Pierre Lassonde, the wealthy gold mogul turned ally of Teck Resources Limited (NYSE: TECK) controlling shareholder Norman Keevil, plans to purchase a blocking position in Teck’s spin-off coal business to ensure it remains in Canadian hands.
Lassonde’s plan is philosophically similar to Keevil’s, who rejected this past week’s request by Glencore of Switzerland, one of the world’s largest commodities corporations, to merge with the Vancouver-based miner in a $23 billion all-share deal. Keevil, a Canadian resources nationalist who has criticized the hollowing out of Canada’s mining industry in recent decades, has stated that he will not sell to a foreign business at any cost.
In an interview Friday, Lassonde, co-founder of Canada’s Franco-Nevada gold royalty corporation, said he had a dual reason for investing heavily in Elk Valley Resources, the coal company that Teck plans to spin off later this month, subject to shareholder approval.
“I believe Elk Valley is fantastic, long-term value and I want this world-class asset to remain Canadian,” he said.
Instead of the rejected proposal, the Teck board is recommending shareholders vote in favor of its own separation plan, dividing the firm into Teck Metals and Elk Valley Resources. The vote is scheduled for April 26.
Teck’s metallurgical coal assets in British Columbia would be held by Elk Valley, leaving Teck as a base metals firm focused on copper and zinc. Teck’s Elk Valley offspring is worth $11.5 billion. The stock will be listed on the Toronto Stock Exchange and will begin trading on June 6.
Elk Valley, which would begin with a debt-free financial sheet, would pay Teck at least $14 billion in royalties and dividends for up to 11 years after the spin-off.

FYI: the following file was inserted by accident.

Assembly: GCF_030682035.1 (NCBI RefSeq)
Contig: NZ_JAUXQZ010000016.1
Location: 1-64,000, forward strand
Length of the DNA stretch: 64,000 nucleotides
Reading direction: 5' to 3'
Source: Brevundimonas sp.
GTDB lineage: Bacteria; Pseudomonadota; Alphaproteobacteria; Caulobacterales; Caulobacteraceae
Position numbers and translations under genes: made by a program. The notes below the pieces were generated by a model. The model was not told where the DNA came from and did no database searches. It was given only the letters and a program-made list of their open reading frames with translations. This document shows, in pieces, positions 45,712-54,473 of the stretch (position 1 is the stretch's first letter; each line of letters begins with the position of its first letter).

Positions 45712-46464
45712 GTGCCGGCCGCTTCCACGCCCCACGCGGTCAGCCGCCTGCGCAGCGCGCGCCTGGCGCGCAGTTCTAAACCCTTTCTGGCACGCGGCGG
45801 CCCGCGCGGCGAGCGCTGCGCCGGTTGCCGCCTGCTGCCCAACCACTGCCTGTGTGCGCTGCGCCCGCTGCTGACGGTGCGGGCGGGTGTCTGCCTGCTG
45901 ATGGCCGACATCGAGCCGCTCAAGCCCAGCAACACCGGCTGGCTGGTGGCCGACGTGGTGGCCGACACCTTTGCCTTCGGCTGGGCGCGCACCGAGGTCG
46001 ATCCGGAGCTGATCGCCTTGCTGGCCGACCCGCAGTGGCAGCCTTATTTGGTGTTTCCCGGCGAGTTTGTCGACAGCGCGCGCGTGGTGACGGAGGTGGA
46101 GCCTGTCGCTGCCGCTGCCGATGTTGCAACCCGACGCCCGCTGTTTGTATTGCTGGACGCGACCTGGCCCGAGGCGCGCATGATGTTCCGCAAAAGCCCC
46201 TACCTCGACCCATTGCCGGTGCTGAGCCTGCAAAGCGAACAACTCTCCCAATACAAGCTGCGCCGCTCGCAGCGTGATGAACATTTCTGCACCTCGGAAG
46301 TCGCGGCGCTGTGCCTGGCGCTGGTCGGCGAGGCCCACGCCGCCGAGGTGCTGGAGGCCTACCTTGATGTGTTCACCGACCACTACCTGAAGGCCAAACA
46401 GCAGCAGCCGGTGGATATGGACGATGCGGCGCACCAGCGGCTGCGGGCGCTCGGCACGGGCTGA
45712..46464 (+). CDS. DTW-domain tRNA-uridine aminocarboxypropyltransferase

Lassonde expressed surprise that Elk Valley would emerge without a substantial Canadian stakeholder capable of blocking a takeover bid. Nippon Steel of Japan and Posco of South Korea would be the largest stockholders, with a combined 12.5% stake. The remaining 87.5% would be held by a diverse group of Teck shareholders.
Elk Valley would be exposed to a takeover without a blocking shareholder from the first days of trade, when a rush of buying and selling is expected as millions of shares reach the market. According to industry sources, various investment groups from Australia, the United States, and Europe are interested in purchasing Elk Valley and taking it private. If a buyer changes the company’s nature, for example, by reducing production or canceling new coal projects, Teck’s payment stream may be endangered.
Lassonde is attempting to put together a group of investors who would acquire up to $300 million in Elk Valley stock, giving them a 10% to 20% stake in the company. He stated that he would put up more than a third of the money and would buy with a small number of Canadian co-investors.
“I would love to own up to 20% of Elk Valley,” Lassonde said. “It will be a Canadian mining giant and should absolutely stay in Canadian hands.”
Should it push through, Lassonde’s stake, along with the 12.5% stakes held by Nippon Steel and Posco, all of which are considered Teck and Keevil’s supporters, would form a control block, making an Elk Valley takeover impossible without their permission.
In Glencore’s rejected proposal, they want to merge its base metals segment with Teck, resulting in the formation of a new firm called GlenTeck. Glencore and Teck Resources would form a new company to house its thermal and metallurgical coal assets, according to the second half of Glencore’s proposal.
Teck is the owner of four copper mines in South America and Canada, which produced 270,000 tons of copper last year. After the second phase of its Quebrada Blanca project in Chile reaches full capacity by the end of this year, the business plans to increase copper output. It also has coking coal mines, which are regarded as its crown gem.
Information for this briefing was found via The Globe And Mail, Bloomberg, and the sources mentioned. The author has no securities or affiliations related to this organization. Not a recommendation to buy or sell. Always do additional research and consult a professional before purchasing a security. The author holds no licenses.